Last year, Cornerstone Magazine printed a series of articles alleging that Christian comed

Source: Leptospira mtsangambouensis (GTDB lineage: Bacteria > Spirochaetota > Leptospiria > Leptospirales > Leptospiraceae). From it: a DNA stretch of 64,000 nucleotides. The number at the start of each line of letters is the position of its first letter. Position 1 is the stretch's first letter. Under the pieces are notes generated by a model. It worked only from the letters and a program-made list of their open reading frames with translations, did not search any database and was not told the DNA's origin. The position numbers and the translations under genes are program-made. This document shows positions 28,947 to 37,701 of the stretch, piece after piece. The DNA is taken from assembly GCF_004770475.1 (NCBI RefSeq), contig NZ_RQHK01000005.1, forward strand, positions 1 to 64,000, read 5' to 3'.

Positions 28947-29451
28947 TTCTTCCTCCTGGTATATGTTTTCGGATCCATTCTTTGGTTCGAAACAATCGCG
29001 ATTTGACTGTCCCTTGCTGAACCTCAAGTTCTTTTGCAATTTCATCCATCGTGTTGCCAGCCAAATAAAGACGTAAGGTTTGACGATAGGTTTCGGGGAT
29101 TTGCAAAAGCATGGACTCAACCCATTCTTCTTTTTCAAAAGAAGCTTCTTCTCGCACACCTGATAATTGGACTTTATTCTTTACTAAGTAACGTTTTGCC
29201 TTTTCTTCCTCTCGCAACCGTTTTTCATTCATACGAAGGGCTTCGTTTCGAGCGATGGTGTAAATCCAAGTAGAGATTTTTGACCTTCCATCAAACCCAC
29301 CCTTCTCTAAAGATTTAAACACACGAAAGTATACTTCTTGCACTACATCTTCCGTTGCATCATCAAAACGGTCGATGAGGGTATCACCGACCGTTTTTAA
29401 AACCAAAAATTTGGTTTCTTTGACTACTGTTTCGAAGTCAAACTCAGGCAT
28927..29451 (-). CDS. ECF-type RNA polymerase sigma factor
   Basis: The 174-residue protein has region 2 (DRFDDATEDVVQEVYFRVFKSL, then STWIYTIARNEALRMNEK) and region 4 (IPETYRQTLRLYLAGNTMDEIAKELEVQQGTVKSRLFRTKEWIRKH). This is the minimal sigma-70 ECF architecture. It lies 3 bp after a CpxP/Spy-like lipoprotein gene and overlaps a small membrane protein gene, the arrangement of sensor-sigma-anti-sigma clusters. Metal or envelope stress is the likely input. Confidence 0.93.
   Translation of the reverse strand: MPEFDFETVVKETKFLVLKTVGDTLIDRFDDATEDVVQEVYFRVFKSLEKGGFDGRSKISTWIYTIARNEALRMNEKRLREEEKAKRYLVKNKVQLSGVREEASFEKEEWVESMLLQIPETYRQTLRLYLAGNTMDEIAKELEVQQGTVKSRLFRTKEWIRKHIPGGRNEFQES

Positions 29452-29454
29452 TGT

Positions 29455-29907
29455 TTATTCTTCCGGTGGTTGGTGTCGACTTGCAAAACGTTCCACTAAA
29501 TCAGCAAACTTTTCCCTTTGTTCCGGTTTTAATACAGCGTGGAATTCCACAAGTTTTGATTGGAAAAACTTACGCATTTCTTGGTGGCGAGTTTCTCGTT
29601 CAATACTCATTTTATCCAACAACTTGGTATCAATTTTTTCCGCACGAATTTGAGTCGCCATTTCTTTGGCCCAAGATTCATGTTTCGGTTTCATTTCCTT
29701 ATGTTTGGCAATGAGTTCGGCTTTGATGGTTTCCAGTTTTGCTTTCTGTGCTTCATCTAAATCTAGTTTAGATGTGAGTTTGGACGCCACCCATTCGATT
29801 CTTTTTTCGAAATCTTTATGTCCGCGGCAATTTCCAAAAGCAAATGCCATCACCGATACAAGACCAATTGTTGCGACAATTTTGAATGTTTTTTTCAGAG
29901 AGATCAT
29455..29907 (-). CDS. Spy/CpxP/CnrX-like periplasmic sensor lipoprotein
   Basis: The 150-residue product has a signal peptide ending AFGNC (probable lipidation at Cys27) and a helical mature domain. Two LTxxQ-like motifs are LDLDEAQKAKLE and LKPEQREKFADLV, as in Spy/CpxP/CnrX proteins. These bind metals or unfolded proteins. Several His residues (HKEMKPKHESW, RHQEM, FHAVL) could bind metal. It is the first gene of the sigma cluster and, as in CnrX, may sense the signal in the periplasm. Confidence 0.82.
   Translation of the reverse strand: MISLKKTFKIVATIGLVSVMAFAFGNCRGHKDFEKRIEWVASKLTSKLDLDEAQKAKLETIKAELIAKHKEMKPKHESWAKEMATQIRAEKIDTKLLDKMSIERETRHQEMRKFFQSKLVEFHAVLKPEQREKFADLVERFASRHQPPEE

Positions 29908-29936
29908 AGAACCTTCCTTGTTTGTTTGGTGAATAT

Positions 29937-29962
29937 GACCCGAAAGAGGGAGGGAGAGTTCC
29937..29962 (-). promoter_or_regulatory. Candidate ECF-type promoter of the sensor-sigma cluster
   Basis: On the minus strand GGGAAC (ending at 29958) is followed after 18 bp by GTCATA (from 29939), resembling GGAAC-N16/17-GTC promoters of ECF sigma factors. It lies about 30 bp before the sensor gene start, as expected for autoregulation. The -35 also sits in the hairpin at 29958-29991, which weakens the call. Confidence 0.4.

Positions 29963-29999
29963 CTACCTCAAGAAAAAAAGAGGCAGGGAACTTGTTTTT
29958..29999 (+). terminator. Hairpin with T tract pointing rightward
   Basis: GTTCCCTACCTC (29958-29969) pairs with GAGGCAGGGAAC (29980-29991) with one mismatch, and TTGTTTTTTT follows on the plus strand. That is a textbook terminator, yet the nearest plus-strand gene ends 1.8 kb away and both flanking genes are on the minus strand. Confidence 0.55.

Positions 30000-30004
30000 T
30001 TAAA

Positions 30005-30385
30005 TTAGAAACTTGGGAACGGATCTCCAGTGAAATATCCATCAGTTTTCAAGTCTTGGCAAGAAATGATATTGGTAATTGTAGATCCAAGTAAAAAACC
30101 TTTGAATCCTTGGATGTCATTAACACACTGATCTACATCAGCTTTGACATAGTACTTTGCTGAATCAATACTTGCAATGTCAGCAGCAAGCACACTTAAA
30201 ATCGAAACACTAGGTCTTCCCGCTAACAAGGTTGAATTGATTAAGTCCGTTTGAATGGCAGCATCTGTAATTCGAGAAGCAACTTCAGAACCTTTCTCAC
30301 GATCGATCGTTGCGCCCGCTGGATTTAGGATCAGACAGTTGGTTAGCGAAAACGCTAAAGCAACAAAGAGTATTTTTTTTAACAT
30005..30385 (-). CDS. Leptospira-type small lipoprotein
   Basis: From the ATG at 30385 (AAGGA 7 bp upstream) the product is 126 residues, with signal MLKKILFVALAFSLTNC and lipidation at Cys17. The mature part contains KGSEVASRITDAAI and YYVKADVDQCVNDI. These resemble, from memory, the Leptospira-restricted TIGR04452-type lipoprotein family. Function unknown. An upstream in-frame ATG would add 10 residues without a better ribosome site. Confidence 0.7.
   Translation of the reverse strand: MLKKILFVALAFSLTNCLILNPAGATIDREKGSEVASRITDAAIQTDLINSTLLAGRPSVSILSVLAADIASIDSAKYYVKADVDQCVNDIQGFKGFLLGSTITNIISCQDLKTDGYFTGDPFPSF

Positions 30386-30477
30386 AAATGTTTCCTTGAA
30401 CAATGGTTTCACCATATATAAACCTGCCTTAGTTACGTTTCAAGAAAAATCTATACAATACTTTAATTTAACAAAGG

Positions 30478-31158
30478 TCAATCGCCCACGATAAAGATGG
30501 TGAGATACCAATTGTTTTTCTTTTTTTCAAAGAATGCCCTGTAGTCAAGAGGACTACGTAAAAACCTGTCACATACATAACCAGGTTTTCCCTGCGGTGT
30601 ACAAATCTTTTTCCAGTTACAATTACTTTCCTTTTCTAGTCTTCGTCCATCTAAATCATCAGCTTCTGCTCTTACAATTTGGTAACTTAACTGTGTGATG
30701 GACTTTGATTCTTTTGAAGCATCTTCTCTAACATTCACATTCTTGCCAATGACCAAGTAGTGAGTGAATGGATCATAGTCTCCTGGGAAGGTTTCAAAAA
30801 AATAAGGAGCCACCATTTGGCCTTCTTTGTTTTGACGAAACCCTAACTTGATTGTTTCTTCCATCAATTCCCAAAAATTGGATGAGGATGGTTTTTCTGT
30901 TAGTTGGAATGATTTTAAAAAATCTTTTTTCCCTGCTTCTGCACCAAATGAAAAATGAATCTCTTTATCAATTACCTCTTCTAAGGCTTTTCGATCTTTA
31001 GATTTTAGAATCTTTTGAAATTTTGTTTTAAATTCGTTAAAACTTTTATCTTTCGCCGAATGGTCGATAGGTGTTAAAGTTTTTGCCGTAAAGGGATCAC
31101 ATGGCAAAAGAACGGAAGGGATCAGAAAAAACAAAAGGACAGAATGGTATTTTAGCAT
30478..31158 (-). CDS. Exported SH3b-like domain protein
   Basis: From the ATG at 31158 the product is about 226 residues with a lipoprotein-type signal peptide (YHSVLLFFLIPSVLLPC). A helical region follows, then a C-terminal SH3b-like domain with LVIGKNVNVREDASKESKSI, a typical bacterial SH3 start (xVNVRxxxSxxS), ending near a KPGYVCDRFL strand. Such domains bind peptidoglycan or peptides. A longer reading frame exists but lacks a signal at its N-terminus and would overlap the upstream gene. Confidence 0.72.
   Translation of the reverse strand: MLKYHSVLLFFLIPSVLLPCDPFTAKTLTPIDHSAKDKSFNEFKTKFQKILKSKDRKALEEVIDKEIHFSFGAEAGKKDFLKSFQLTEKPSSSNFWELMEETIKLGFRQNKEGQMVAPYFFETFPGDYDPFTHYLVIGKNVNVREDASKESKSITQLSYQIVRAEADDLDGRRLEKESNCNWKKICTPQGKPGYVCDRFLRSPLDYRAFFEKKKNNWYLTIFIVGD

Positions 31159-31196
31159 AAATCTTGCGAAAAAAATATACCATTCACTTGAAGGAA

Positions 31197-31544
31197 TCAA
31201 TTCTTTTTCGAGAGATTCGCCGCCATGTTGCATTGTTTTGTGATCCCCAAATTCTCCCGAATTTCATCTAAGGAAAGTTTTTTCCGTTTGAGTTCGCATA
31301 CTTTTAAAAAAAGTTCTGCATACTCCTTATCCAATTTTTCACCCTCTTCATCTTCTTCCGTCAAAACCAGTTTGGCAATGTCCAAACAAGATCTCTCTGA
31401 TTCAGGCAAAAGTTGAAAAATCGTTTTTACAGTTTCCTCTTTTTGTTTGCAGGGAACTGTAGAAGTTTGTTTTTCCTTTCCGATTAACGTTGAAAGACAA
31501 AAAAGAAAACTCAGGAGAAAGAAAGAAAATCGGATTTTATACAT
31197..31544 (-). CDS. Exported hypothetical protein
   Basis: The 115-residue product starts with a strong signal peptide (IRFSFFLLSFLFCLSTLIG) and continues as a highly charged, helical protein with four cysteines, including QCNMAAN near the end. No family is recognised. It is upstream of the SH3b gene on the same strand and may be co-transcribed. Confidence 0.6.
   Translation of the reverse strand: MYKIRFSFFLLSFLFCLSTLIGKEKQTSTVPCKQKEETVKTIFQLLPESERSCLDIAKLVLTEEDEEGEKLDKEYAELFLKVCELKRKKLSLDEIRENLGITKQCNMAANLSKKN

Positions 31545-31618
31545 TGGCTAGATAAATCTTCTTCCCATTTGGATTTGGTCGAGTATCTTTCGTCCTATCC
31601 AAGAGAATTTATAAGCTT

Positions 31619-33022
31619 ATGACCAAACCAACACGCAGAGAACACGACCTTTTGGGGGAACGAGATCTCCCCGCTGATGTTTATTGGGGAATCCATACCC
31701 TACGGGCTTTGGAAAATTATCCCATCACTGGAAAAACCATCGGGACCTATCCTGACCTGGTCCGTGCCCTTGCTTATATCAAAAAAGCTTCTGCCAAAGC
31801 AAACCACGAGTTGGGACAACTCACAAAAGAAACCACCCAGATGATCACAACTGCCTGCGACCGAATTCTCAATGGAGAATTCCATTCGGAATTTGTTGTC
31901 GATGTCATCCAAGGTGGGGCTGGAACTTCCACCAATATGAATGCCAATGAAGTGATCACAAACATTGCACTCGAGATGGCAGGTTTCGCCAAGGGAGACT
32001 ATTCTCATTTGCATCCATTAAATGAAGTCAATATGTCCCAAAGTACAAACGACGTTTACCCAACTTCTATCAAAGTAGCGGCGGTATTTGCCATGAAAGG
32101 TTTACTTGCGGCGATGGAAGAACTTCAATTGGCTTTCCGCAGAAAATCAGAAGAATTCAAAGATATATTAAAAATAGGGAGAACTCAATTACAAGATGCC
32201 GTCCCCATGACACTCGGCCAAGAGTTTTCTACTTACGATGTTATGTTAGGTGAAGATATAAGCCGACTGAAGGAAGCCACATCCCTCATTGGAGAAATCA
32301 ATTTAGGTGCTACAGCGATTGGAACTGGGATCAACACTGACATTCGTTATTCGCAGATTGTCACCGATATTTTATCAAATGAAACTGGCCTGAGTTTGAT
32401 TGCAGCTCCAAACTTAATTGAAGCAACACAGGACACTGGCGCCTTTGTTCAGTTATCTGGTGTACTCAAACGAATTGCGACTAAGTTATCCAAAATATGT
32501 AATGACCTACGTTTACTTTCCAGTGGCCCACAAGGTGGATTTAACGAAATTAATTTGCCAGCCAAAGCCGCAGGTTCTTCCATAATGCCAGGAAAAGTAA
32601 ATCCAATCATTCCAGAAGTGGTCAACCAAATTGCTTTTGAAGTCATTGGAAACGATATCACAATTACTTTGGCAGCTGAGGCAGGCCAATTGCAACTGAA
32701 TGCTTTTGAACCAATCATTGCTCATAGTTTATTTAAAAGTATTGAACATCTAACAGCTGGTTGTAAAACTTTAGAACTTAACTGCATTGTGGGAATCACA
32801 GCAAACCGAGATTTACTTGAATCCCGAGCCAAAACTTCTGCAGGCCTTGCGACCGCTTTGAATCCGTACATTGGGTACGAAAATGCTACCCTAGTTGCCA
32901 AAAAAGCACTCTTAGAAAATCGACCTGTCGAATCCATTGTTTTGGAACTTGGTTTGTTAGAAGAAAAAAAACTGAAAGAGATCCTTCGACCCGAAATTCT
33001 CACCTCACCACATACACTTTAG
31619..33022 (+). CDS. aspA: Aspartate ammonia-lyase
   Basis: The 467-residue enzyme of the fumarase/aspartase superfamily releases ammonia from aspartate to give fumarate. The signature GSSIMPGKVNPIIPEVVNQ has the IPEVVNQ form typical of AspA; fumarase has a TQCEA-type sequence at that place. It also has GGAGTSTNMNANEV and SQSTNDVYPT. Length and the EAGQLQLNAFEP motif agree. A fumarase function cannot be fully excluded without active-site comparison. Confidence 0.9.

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Last year, Cornerstone Magazine printed a series of articles alleging that Christian comedian Mike Warnke fabricated much of his testimony about his "Satanic" past. The articles, as well as follow-up stories and a response from Mike Warnke, are available for downloading from the Jesus People USA BBS (home of Cornerstone Magazine), at: 312-878-6030. The files can also be downloaded from many other Christian Bulletin Boards, and are posted on Christian BBS Abba II (see "About Abba II") as Warnke-1.zip and Warnke-2.zip. Recently, a spokeman for Warnke Ministries stated to Anton Hein, editor of the Christian Press Report, that three pastors had volunteered for a "tribunal," in which they investigated Cornerstone's claims regarding Mike Warnke. According to the spokesman, the tribunal took place in mid-January, and a statement by the three would be released at the end of January. Various people who called Warnke Ministries at the end of January and beginning of February were given to understand that the tribunal had "cleared" Mike of all charges. By the end of February, however, the promised statement has still not been released, leading many people to wonder: If the statement does indeed clear Mike Warnke of the charges brought against him, why not make it public? Mike Warnke did write Christianity Today, which printed his letter in their February 8, 1993 edition: Regarding the [Nov. 9] article in CT: I spoke with the writer, Perucci Ferraiuolo, in September 1992, who called us stating he was a "free-lance" writer interested in telling "our side ofthe story." I asked him: "Is this an interview?" His answer was no. "Are you recording this?" His answer was no. (There are witnesses). I have said repeatedly that when the time is right, I will [in italics - ed] make a statement. When all the trouble started, I did answer the charges. What I had to say was either ignored or dismissed as "not good enough." In light of this fact, I determined to make my next statement much more direct and documented. At no time did anyone at Warnke Ministries grant this individual an interview. We had a conversation, "off the record," and even that has been grossly misquoted and misrepresented. If I have charges to make, they will not [in italics - ed] be made in the media. I would never [in italics - ed] do to anyone what has been done to me. I pray that the Christian media be patient with me. I know this is a "hot topic," but how many stories can you print without hearing my side? Mike Warnke, Burgin, KY. The author of the article (see "The CT Article..."), responds: After my article was published, Sue Warnke, Mike's present wife, phoned to say, "If we knew you were taping these interviews [and they did], we wouldn't have talked to you." Isn't truth truth whether or not it is recorded? Mike Warnke said he and I had a "conversation," not an interview. Is honesty altered depending on what form of dialogue is used? He accuses me of "grossly misquoting" him, yet researchers and journalists from CRI, Cornerstone magazine, and Bookstore Journal have heard my taped interviews, verifying the accuracy of my article. Perry Ferraiuolo. From CHRISTIANITY TODAY, vol. 36, Nov. 9, 1992 Titl: Warnke Calls Critics Satanists Note: Guillemets ( ) indicate italics Since charges surfaced in July that Mike Warnke's ministry was built largely on false claims about his past, Warnke has repeatedly denied CHRISTIANITY TODAY an interview. But recently Warnke talked freely with independent syndicated journalist Perucci Ferraiuolo. That interview forms the substance of this story. No sooner was the ink dry on the Cornerstone magazine article that dealt him a heavy professional and personal blow (CT, Aug. 17, 1992, p. 50), and on the Lexington Herald-Leader story that augmented his financial anguish at the hands of the IRS (CT, Oct. 26, 1992, p. 67), than Mike Warnke began a counter-attack, saying his ministry is in desperate financial straits. In an exclusive interview obtained by CHRISTIANITY TODAY shortly after the charges were levied, Warnke claimed that those attacking him, including Cornerstone, are actually members of a Satanist cult seeking to destroy his ministry. And his former (third) wife and business partner, Rose Warnke, lashed out at Word, Inc., which has published 13 audio and two video recordings by Warnke. "We're being attacked by Satan," said Warnke, "and I really feel that, in order to combat what he's doing, we just can't sit back and wait for the final blow. I'm going to fight back on this whole thing, and when the truth comes out, heads are going to roll." Yet Warnke now admits that at least one claim made in the Cornerstone article--that he did not lead a Satanist group of 1,500--is substantially true. Warnke was charged in July by Cornerstone with fabricating his Satanist past, including claims in his 1973 best-seller, The Satan Seller, that during his college years he was in bad health from drugs and alcohol, had long hair, and led a large Satanist group. Cornerstone produced former friends of Warnke, written records, and photos that consistently countered Warnke's assertions. Cornerstone also reported that Warnke has had several adulterous relationships. An ensuing set of stories in the Lexington (Ky.) Herald-Leader revealed that Warnke's tax-exempt status was revoked by the IRS last fall, and that Warnke, Rose, her brother Neale, and Neale's daughter were paid nearly $1 million in yearly salaries by the ministry. Mike Warnke, Rose, and his present (fourth) wife, Sue, said in the recent interview that Warnke Ministries has now positioned itself for the mother of all battles. "Our ministry is being destroyed, and we're not going to just sit here and take it," Rose said. "Where we usually see four or five thousand people at our concerts, only about 90 to 100 show up now. We're losing everything." Gearing up or down? During the interview, Warnke said he plans to counter "by expanding the ministry." Said Warnke, "We're going to gear up, not gear down." "We're going to build a new counseling wing at the ministry," Rose added, "and more phones to help more people 24 hours per day and go on with business as usual. I feel that's the only way to answer what's happening now." But Warnke did not sound like someone planning to expand a ministry when he spoke recently to a Kalamazoo, Michigan, audience. According to an article in the Kalamazoo Gazette, Warnke, talking to an audience of a few hundred, stated that he and his ministry expected to be out of business by the end of October. And Warnke made a plea. According to the Gazette, Warnke said that more than needing money for his ministry, he actually needed money for himself and his family. He claimed that he was virtually bankrupt. Warnke blames Cornerstone and their parent ministry, Jesus People USA, for his dwindling audiences, which Warnke Ministries asserts once topped 13,000 in 1991 at Tacoma, Washington. Rose Warnke alleges there is a conspiracy afoot. "These people have our concert itinerary and are following us all over the place. They show up with their magazine and give it out to radio and TV before the concert, and then no one shows up. These people hand out the Cornerstone story to everyone who shows up for our show. Even the few that show up have a negative attitude towards us." Dawn Herrin, editor of Cornerstone magazine, says there is no collusion on their part. "We don't have the money to follow this guy all over the country," Herrin said from Cornerstone's editorial offices in Chicago. "But we constantly get requests for the magazine by a lot of concerned Christians, and we do send them the copies they request." A counterconspiracy? Upset at the effect the negative claims seem to be having on Warnke's work, Warnke Ministries has leveled its own assault with allegations against Cornerstone and several other nationally known Christian organizations. Rose and Mike Warnke emphatically said in their interview that Cornerstone magazine is part of an extremely powerful and influential satanic cult, as are Christian Research Institute (CRI) in Southern California and authors Bob and Gretchen Passantino and their Costa Mesa, California-based ministry, Answers in Action. "These three are all in it together," stressed Rose. Cornerstone, CRI, and the Passantinos are all part of the same evil cult, and there's someone very powerful backing them up. They've got a lot of money on their side and are extremely dangerous." When asked for substantive verification of these assertions, Mike Warnke said it was forthcoming. "We've hired our own investigators," declared the comedian. "And, we're going to expose Cornerstone and CRI for who they really are." "As a matter of fact," Rose told the journalist conducting the interview, "If you write a story exposing them with the information we already have against them, Cornerstone will find out where you are and kill you. Are you willing to take that risk?" Cornerstone senior editor Jon Trott, who cowrote the magazine's investigative article, laughed about the allegations. "To say we're going to kill someone over a story or anything else is preposterous. This is just Mike being Mike . . . one heck-of-a storyteller." CRI Vice-president Bob Lyle likened Warnke's allegations to similar ones he had received from other publications, who have falsely accused CRI of "being on the Vatican's payroll. For Warnke to accuse us of being a satanic cult is basically the same thing. There's a lot of satanic panic going around, and if we don't agree with Warnke, then we're a satanic cult. The thought is absurd." Bob and Gretchen Passantino, long-time writers, authors, and contributors to both Cornerstone and CRI, were startled by the Warnkes' accusations. "It seems that if we were in this well-financed cult we'd be reaping tons of money," said Gretchen. The Passantinos are committed to living a simple lifestyle. Bob Passantino echoed his wife's words, adding, "Warnke's claims are the last gasps of a desperate man." Rose Warnke also said that two other Christian organizations, Word, Inc., and CCM magazine, have conspired against the ministry by secretly agreeing not to give Mike the publicity he warrants. Mike Warnke said that CCM, contemporary Christian music's flagship publication, has not done an article on him in years, and that it is the fault of Word for not promoting him enough. Rose mirrored Mike's sentiments. "They [Word] have never been supportive of our ministry, and Roland Lundy [Word's president] has stabbed us in the back." "Word met with Mike in Estes Park when this whole Cornerstone thing came out," she continued. "The only thing that was decided upon was that retailers could return our product without any penalty to them, and that was it." Word spokesperson Kelly Tolson denied all of the remarks by Warnke Ministries. "It seems funny that since there was this conspiracy to keep Mike out of CCM magazine that CCM did a cover story on him in May of 1991. Also, CCM has made numerous attempts to do another story on him, but he won't do it. "As far as the meeting in Estes Park, we outlined everything to Mike that we wanted to do, including suspending sales and distribution of his product until further notice. Also, Mike knew about all of this before we ever told anyone else." But is it all true? Warnke repeatedly has denied interviews to many publications concerning the claims against him. But in this recently obtained interview, Warnke admitted that some of the charges against him are essentially true. Concerning the IRS revoking the ministry's tax-exempt status, Rose Warnke complained, "We set up our ministry as a tax-exempt, nonprofit organization, much the same as the Smithsonian did. The IRS isn't closing them down, and we don't understand why they're taking away our nonprofit status. We are just like the Smithsonian." Regarding Cornerstone's allegations, Mike and Rose Warnke admitted that at least one claim is true. According to Rose, there was never the 1,500-member Satanist group as Mike has always claimed. "To be accurate," she admitted, "there were only 13 people in the coven." Where are these 13 Satanists now? "Eight are dead, and I have no idea where the other five are," said Mike. Rose quickly added that this has been a confusing point for years. "There were 1,500 people who knew about the coven and who supported it in one way or another, but the true coven only contained 13 members." Mike spoke occasionally during the interview about his feelings. "With me, there's a real struggle between the flesh and the spirit," he said. "And, in the flesh, it would be very easy for me to fall into resentment, anger, and hatred. But, if I'm the person I maintain I am, then I'm not allowed that, even though that's what I feel. I'm hurt and annoyed. "When all this came out, I answered all the allegations, and no one was satisfied. Now, the next time I respond, I'm going to level my big guns on everybody, and I'm not going to quit shooting until I blow them all out of the water. They're going to be very, very sorry." --------------------------------------------------------------- Christianity Today is an orthodox, evangelical magazine, published semi-monthly. For subscription information, call 1-800-999-1704. ---------------------------------------------------------------